Which is that they might escape from their proper place in the world.

  2. says

    Speaking as someone who’s been abused by drugs (they always cost waaaaaaaaay too much and they never work as well as they did in the movies!) I gotta say that my personal experience has always been with WHITE drug users (pasty people on drugs are scary, already scaryblackmen on drugs? I don’t even want to think about it!)./s

    The single biggest reason that cops bust more black kids on drugs is that they look at the War on Drugs as the War on the Afrodregs of Society. It’s their JOB to get as many young scaryblackmen offa the streets as possible.

    You may have noticed, if you live in a nice, white or mostly white suburb that your local cops are not sitting in their cruisers waiting for an excuse to pop the 12 year olds that are swapping baseball cards of playing “Frogger” on their portable gaming console device thing. I would suggest, in the nature of a little social experimentation, that you wake up black, poor and in the ‘hood, tomorrow–just to see if there’s any difference in the level of deference required of you when dealing with the minions of lawnordure.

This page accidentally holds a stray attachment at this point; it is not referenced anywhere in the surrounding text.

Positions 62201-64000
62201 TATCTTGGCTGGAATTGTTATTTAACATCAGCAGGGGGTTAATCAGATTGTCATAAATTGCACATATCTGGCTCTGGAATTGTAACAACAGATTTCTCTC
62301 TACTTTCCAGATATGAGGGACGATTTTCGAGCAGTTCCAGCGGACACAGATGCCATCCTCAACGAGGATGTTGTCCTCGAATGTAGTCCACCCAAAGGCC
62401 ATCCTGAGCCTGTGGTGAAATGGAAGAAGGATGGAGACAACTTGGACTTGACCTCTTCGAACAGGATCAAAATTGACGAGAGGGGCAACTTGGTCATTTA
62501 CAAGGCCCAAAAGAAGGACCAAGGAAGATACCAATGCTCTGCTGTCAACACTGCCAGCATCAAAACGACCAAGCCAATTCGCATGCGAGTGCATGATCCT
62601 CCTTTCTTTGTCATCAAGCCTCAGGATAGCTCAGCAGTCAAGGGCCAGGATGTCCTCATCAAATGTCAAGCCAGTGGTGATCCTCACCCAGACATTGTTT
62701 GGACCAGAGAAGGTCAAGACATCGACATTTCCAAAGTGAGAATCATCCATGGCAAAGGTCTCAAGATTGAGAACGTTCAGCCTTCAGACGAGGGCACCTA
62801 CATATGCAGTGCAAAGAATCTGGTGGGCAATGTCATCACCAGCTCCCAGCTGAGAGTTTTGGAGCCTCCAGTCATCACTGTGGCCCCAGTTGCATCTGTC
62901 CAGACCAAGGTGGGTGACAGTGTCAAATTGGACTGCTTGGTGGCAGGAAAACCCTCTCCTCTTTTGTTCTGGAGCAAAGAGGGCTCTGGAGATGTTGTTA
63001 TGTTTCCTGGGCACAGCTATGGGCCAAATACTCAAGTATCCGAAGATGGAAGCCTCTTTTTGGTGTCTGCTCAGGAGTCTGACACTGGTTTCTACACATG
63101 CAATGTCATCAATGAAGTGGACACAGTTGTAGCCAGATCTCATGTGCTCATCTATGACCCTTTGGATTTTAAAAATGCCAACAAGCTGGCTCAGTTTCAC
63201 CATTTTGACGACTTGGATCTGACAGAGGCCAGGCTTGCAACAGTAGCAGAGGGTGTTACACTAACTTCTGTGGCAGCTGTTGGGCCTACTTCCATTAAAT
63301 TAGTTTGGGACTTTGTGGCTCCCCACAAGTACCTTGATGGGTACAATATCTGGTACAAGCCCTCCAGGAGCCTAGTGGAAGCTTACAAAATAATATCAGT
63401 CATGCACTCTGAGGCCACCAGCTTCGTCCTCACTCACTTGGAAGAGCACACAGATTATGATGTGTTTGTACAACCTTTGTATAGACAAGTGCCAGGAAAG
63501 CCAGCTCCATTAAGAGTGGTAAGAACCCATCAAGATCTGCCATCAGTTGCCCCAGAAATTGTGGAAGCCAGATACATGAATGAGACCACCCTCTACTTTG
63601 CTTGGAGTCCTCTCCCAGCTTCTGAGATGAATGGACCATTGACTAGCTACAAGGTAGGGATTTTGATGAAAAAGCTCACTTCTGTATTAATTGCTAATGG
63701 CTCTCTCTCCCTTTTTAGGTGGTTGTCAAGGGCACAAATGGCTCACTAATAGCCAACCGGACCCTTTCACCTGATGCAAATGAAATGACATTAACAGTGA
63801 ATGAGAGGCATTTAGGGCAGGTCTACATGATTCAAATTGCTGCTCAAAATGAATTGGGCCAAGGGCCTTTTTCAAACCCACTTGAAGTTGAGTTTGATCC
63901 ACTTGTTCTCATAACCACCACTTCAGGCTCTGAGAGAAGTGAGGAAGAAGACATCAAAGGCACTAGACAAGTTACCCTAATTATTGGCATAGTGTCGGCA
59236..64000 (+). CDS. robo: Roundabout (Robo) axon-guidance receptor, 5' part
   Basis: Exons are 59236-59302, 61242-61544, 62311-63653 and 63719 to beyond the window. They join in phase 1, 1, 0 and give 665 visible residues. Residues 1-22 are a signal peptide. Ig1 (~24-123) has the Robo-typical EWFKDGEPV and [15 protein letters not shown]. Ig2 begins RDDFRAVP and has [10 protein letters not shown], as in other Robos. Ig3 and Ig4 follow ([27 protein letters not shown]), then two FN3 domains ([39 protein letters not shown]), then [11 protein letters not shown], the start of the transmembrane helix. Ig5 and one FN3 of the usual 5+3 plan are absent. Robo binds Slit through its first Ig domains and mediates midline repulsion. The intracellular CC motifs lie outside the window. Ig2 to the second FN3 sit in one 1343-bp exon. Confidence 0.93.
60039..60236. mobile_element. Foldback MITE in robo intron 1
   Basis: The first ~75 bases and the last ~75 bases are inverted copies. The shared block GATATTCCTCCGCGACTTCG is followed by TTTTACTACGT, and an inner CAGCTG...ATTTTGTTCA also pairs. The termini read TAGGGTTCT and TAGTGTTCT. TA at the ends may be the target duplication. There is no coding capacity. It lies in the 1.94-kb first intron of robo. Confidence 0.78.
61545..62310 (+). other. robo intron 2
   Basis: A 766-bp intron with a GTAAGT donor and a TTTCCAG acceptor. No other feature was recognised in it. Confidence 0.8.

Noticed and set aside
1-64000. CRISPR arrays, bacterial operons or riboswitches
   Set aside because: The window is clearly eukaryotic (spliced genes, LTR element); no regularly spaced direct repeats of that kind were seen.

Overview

3. dt says

    “…even drugs like cocaine and LSD…”

    These two substances are so different in terms of effects and abuse risk that it’s laughable to even put them in the same sentence.

  4. says

    They are in the same sentence because they share two characteristics — the public thinks of them as highly dangerous, life-killing drugs and most people who use them do so intermittently, without any serious negative effect. That doesn’t mean they have the same or even similar effects.

  5. Michael Heath says

    dt:

    These two substances [cocaine & LSD] are so different in terms of effects and abuse risk that it’s laughable to even put them in the same sentence.

    A whoosh so voluminous it blew-off my cap.

  6. harold says